Due to the critical issues caused by COVID-19, the logistics industry faces many important challenges and transformations.
What’s covered in this article:
Overview of the current logistics industry
The role digitalization in logistics & supply chains
Short-term supply chain impacts
Long-term supply chain transformations
How suppliers and carriers can navigate the changes
What Is the Evolution of Logistics?
While the COVID-19 pandemic led to massive repercussions across global supply chains, the logistics industry served as the lynchpin in aiding the economic revival that followed. Trucking has been an important support for confined populations subject to numerous restrictions. E-commerce based last-mile delivery is at an all-time high. That said, this changing environment has created several disruptions in supply chains—including capacity crunch, shortage of raw materials, and rising freight prices. Along with shifts in consumption patterns, this new reality requires changes from both transport companies and major players in supply chains.
Driver shortage coupled with the capacity crunch has left companies struggling to keep up with demand.
Demand for truckload capacity has pushed carriers to recruit more drivers, worsening the existing driver shortage crisis. Driver shortage coupled with the capacity crunch has left companies struggling to keep up with demand.
Drivers have faced longer wait times at pickup and delivery points and have had to undergo additional quarantine measures when returning home. Less Than Truckload (LTL) freight carriers were often turned away from destination terminals due to limited space, which meant extra fees were tacked onto freight costs.
These challenges also affect transportation stakeholders who must adapt to a volatile market and evolving consumption patterns. Trucking companies are not only feeling the pressure from an ongoing driver shortage, they also have to contend with salary increases while recruiting new drivers.
The Role Of Data Streamlining And Digitalization To Cope With The Logistics Crisis
Verbal and non-verbal communication— like track and trace solutions— will dramatically increase the size of available data. Outdated software models based on green screen technology are likely to face legacy issues and are inadequate to deal with the current situation in the industry. Technologies like Internet of Things (IoT), Robotic Process Automation (RPA), Blockchain and digitalization all help to collect data that can optimize the operational system, providing visibility within end-to-end supply chains.
Through digitalization and the gathering of data, the logistics industry can streamline maintenance, optimize the use of resources, and reduce costs.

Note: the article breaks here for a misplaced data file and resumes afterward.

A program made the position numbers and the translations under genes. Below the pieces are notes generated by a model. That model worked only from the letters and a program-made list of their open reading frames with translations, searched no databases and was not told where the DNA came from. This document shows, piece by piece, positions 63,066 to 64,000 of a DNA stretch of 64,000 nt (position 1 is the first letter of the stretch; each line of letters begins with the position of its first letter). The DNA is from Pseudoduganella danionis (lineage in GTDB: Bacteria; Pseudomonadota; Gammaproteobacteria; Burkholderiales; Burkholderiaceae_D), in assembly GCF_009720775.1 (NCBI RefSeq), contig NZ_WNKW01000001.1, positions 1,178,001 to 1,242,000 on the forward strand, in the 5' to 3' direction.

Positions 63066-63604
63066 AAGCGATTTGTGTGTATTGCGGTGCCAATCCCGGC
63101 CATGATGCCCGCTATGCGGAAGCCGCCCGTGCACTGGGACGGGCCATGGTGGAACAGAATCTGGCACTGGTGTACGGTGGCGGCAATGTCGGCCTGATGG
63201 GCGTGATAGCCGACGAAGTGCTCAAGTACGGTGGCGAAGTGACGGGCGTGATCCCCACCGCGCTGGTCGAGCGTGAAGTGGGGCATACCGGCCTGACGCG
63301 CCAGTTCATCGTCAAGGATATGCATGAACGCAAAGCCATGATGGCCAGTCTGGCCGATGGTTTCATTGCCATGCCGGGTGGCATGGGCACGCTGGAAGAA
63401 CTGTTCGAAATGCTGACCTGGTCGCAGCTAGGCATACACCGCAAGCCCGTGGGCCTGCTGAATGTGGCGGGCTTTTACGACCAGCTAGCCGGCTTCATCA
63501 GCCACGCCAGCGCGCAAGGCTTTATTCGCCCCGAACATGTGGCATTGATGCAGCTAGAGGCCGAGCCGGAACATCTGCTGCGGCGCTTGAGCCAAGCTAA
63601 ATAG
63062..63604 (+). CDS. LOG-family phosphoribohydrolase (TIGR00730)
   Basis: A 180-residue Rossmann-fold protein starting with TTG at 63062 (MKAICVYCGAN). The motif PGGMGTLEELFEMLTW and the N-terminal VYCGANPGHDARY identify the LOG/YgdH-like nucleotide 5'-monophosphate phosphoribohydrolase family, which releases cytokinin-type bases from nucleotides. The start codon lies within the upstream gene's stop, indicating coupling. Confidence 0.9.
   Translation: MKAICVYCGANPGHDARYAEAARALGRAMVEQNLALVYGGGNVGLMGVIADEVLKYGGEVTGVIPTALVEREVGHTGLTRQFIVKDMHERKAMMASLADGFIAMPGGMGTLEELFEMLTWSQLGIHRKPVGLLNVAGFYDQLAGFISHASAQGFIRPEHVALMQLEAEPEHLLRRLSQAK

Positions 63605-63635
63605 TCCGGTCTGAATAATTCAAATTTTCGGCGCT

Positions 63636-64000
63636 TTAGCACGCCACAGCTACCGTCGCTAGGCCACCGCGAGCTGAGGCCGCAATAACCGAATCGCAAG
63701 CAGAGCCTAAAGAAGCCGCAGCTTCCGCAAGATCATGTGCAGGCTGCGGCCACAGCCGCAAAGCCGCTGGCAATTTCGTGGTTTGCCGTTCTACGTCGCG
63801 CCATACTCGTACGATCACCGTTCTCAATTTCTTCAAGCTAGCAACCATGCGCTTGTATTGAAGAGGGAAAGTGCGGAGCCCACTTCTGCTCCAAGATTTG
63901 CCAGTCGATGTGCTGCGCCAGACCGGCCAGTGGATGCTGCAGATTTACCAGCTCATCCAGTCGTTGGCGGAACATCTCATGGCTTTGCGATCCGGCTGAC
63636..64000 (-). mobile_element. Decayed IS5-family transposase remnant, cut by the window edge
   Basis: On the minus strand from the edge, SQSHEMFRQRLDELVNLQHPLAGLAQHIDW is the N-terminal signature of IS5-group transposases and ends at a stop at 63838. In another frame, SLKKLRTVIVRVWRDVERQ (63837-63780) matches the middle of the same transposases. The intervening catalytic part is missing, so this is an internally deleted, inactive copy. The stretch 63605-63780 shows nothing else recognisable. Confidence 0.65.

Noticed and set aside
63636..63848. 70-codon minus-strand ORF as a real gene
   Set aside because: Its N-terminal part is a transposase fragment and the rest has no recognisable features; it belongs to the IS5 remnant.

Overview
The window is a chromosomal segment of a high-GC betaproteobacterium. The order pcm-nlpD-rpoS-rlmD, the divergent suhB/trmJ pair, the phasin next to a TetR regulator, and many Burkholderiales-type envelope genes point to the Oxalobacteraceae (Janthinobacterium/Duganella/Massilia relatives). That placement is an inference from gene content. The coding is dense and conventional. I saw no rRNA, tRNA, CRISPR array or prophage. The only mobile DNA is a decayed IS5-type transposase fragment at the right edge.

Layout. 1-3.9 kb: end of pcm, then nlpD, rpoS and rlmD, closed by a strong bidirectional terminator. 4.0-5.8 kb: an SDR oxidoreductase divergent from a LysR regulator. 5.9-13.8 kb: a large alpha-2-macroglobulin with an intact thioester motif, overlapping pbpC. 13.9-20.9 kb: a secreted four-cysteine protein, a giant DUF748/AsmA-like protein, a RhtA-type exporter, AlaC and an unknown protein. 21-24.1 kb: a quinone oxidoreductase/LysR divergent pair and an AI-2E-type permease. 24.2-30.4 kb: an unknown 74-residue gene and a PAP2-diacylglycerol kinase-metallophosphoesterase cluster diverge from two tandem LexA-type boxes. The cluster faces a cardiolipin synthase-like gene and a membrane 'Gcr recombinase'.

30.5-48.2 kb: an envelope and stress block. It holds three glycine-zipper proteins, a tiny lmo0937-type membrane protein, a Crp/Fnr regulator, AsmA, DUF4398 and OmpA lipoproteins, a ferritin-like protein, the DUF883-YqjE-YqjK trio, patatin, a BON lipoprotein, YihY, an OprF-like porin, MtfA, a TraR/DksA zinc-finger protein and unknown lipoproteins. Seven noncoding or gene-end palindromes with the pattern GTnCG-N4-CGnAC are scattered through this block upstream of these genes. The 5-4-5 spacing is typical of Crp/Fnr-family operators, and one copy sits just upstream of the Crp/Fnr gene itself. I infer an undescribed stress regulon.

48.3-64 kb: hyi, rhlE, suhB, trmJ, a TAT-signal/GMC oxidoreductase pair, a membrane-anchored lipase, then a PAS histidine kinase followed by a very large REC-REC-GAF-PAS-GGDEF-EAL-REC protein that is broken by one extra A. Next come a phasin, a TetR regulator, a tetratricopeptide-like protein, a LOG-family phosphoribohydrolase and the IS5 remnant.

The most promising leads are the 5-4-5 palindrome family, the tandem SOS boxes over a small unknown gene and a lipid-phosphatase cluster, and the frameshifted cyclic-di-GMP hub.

Vehicle and driver data can be used to create insights to make targeted tweaks in internal and external operations. Trucking companies are now able to monitor fuel economy and driver behavior, leading to a better understanding of asset utilization. Through digitalization and the gathering of data, the logistics industry can streamline maintenance, optimize the use of resources, and reduce costs.
IoT allows the industry to get real time data and tracking information so new orders can be quickly assigned to the nearest vehicle. Drivers can be routed around traffic obstructions and notified if delivery destinations change route. Electronic Logging Devices (ELD) keep track of the truck activity. Data points help capture an accurate record of duty status (RODS) and hours of service (HOS). Additionally, ELD provides insight on breaks, vehicle speed and in general, provides valuable information that can help reduce exhaustion and potential accidents, while also helping meet the regulatory guidelines.
The Short-Term And Long-Term Impact That Visibility Will Have On The Supply Chain
The crisis exposes both opportunities and challenges, as COVID-19 has changed consumption patterns, affecting both brick-and-mortar and E-Commerce businesses. This accelerated E-Commerce transition and rise of B2C puts customer delivery and service in the spotlight. It seems that going back to the “old normal” is highly unlikely.
Stakeholders need streamlined data and data standardization to guarantee a seamless trade.
The need for end-to-end visibility and transparency in order to meet these goals comes with this new approach, proving the importance of digitalization. Stakeholders need streamlined data and data standardization to guarantee a seamless trade. These changes will provide end-to-end visibility which will then enable adopting interoperability. All these insights mean that data analytics companies can focus on their business while optimizing data, overseeing compliance, safety, and efficiency.
To meet a customer’s expectations and needs, visibility and real-time tracking gives shippers insights of the location of their purchase. This helps them optimize routing, foresee ETA and react more flexibly on disruptions. Visibility helps create a resilient supply chain that better adapts to unforeseen events and the challenges of a volatile market.
In the short term, shippers and retailers need to adapt to the new situation and keep up with demand, while coping with restrictions. It is in the long term however, that the logistics industry will face a bigger transformation. To adapt to new consumer patterns, customer expectations, and market volatility, the implementation of new technologies and digitalization is a must-have to keep up with competitors.
Logistics hubs will re-emerge at the regional level to both eliminate single source dependencies and establish a flexible and adaptable supply chain. End-to-end visibility will be the basic requirement for a working supply chain. It will increase efficiency, optimize operations, and will help in meeting business goals. Automation will also play a key role, right from eliminating low-level workflows to pushing autonomous robots to deliver packages in the last-mile.